A page from Bone directly influenced by his African vision. Art by Jeff Smith.

Do dreams frequently influence your work in that way?

Yes, sometimes. Not a lot, but another dream that appeared in Bone towards the end of the story, they go to the city of Atheia, which was the kingdom prior to the fall 15 years earlier. The kingdom is still there, and Gran'ma Ben and Thorn and the Bones all meet in secret with a little group of loyalists to the old royal family. They meet in a rooftop kitchen, where four roofs converge down into a square and coming out of the roofs near the floor are these little-- they look almost like frying pans and someone comes and serves food into each one. That was an exact dream I had, no idea where it came from or what it meant. The whole rooftop kitchen and going over rooftops to get into it is exactly from a dream.

Another dream-influenced page from Bone. Art by Jeff Smith.

Do you use reference for all of the vegetation and animals throughout Tuki?

Yeah, pretty much. I did that a lot with Bone as well. In the early issues, there's some more generic, oh, that's a tree and those are leaves. But even then the trunks were very similar to what we have here in Central and Southern Ohio, but I always would [use reference] for accuracy because the Bones are so not real. I needed really real stuff to keep the story grounded in some way. So yes, in Tuki, not only did I have my own photos to use as reference, but we have the internet now and I can just look up, like, what does a dense forest in East Africa look like? I can extrapolate from these photos.

But at the end of the day, Tuki is–and Bone was as well–still fantasy. Is that sense of being grounded important to you, for the story you’re trying to tell? Where is the line?

Where's the line? Well, it's fantasy in that obviously, I can't know what happened two million years ago. And I've made up a little situation where our most direct ancestor Homo erectus was the first in this long line to actually control fire. I speculated, well, what were the other human species that were [around at that time] doing? The Lucy species, the Australopithecines, were all still around. Homo habilis was still around - the first to make stone sharp choppers. Why didn't they pick up the fire and start digging it? I thought, oh, well maybe it was like a taboo. Maybe I'm going to say the older species were hardliners. That it's taboo to do fire. So that's all fantasy, that's all just completely made up.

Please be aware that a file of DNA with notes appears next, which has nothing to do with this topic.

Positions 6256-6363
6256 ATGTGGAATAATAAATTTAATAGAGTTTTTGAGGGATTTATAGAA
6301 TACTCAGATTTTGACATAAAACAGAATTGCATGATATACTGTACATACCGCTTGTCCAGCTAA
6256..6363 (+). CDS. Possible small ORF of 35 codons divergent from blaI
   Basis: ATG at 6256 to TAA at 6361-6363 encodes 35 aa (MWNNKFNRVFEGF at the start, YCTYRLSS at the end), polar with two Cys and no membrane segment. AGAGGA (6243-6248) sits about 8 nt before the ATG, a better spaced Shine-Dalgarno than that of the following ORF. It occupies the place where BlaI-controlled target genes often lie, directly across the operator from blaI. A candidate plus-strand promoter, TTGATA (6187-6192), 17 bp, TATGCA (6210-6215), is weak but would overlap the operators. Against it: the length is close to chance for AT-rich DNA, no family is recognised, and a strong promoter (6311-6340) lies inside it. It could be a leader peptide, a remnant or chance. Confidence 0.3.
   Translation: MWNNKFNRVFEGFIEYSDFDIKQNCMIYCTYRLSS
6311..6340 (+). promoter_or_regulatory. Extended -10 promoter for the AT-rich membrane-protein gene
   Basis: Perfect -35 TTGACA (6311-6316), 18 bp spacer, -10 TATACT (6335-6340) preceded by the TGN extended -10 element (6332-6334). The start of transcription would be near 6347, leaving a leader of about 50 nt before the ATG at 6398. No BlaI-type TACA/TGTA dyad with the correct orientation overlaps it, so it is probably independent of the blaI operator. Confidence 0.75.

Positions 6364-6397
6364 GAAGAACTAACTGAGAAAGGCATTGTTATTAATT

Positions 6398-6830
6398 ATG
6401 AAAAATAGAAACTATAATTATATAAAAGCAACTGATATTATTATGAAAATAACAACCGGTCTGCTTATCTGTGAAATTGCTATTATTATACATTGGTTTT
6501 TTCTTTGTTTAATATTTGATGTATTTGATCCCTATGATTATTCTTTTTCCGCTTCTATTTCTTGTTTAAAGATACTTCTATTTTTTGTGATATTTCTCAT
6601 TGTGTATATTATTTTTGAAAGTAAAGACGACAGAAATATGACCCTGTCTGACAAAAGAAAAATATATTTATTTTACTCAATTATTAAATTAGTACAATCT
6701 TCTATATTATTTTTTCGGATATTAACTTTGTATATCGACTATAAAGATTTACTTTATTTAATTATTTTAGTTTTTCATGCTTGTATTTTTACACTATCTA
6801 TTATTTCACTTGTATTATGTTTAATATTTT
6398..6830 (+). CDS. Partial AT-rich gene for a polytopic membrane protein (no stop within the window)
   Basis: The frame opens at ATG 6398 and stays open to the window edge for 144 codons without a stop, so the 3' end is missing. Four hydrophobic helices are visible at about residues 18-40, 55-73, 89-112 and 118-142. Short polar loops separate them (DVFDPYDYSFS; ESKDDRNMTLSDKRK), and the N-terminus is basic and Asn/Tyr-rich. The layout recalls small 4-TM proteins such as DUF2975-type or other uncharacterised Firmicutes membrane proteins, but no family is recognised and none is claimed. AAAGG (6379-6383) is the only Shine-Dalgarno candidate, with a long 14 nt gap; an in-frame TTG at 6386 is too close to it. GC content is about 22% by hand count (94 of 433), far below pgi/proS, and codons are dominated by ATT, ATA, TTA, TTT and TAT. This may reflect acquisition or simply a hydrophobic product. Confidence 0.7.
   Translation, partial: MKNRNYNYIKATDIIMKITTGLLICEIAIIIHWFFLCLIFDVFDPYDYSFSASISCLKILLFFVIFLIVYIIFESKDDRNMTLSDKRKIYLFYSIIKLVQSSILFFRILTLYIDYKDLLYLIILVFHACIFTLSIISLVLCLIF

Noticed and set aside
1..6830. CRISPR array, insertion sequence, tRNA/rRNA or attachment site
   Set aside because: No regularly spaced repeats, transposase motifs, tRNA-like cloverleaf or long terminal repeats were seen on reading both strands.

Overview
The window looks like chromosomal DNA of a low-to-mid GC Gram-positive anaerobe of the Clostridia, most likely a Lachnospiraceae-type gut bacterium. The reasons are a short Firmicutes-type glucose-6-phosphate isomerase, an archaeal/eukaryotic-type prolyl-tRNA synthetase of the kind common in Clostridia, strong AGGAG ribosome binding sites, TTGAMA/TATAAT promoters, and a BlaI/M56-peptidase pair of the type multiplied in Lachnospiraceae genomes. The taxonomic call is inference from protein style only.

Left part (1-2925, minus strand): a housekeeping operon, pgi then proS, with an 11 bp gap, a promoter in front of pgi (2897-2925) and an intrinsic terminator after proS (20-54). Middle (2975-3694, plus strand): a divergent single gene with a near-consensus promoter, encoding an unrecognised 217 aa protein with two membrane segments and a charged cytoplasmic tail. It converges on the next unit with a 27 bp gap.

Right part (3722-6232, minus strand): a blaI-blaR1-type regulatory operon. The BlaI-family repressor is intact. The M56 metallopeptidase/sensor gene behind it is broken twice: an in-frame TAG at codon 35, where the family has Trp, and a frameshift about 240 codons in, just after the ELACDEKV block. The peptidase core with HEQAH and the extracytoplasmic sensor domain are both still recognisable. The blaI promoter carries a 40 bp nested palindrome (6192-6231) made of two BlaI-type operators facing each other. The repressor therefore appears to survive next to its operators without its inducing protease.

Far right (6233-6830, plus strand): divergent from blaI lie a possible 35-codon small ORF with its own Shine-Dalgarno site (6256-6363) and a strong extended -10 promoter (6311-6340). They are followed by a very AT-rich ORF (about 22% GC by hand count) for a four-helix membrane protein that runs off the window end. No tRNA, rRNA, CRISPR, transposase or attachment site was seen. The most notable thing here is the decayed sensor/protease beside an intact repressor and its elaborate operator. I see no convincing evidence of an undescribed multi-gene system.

Also, I'm a fan of older epics, everything from Le Morte d'Arthur to the Iliad and the Odyssey. I've always talked about how those books changed me and changed the way I write, the way I think. And they all have fantasy in them. The Illiad and the Odyssey, in both, the gods are just fucking with humans the whole time, but the humans are supposed to be real humans. They're told as if they're about actual people that lived, real heroes. Same with Le Morte d'Arthur and the way that the story is presented, he was the real first king in a real place called Britain. And yet you've got Merlin and you've got fanciful holy grails and fountains surrounded by maidens that can send you off on a crazy adventure. I just love that kind of stuff. I'm deep into it.

I know you've said that you think Tuki is going to last for six books. Is the goal then to fill in all the blanks with fantasy?

I'm not sure I would put it that way exactly because that just sounds like I'm just making up a quick easy fix. What's important to me is that the reality that's established of the time period, of the real technology that was available and the fruits and the plants, and fire and multiple human species, I want that to be very real. I try to keep that feeling very real, but then to elevate the story, I'd like to put in the fantasy, not to cheat. Do you know what I mean?

But will you ultimately be explaining why there's only one dominant species in the end? Is that one of your goals with the series? We know that at the end of the day, there's only one species that survives.

Oh, yes. Yes. So even though I'm going to make up the circumstances that ignite that. Obviously nobody knows, or can ever know. But it'll be a good guess. It'll be entertaining. [laughs]

A page from the webcomic version of Tuki. Art by Jeff Smith, color by Tom Gaadt.

Your first version of Tuki was a webcomic. What was that experience like?

Well, it was kind of fun. I was able to just do something completely different from anything I'd done before, Bone and RASL, and even Shazam! I looked at other people's webcomics, Kate Beaton especially, because I really love her comics, and it seemed like there was a model. It seemed like there was a way to make some money. If anything, building a community and maybe selling compilations, or selling t-shirts or posters or whatever. So I decided to just go into it. But my cutesy idea was, I'm going to treat it like Prince Valiant.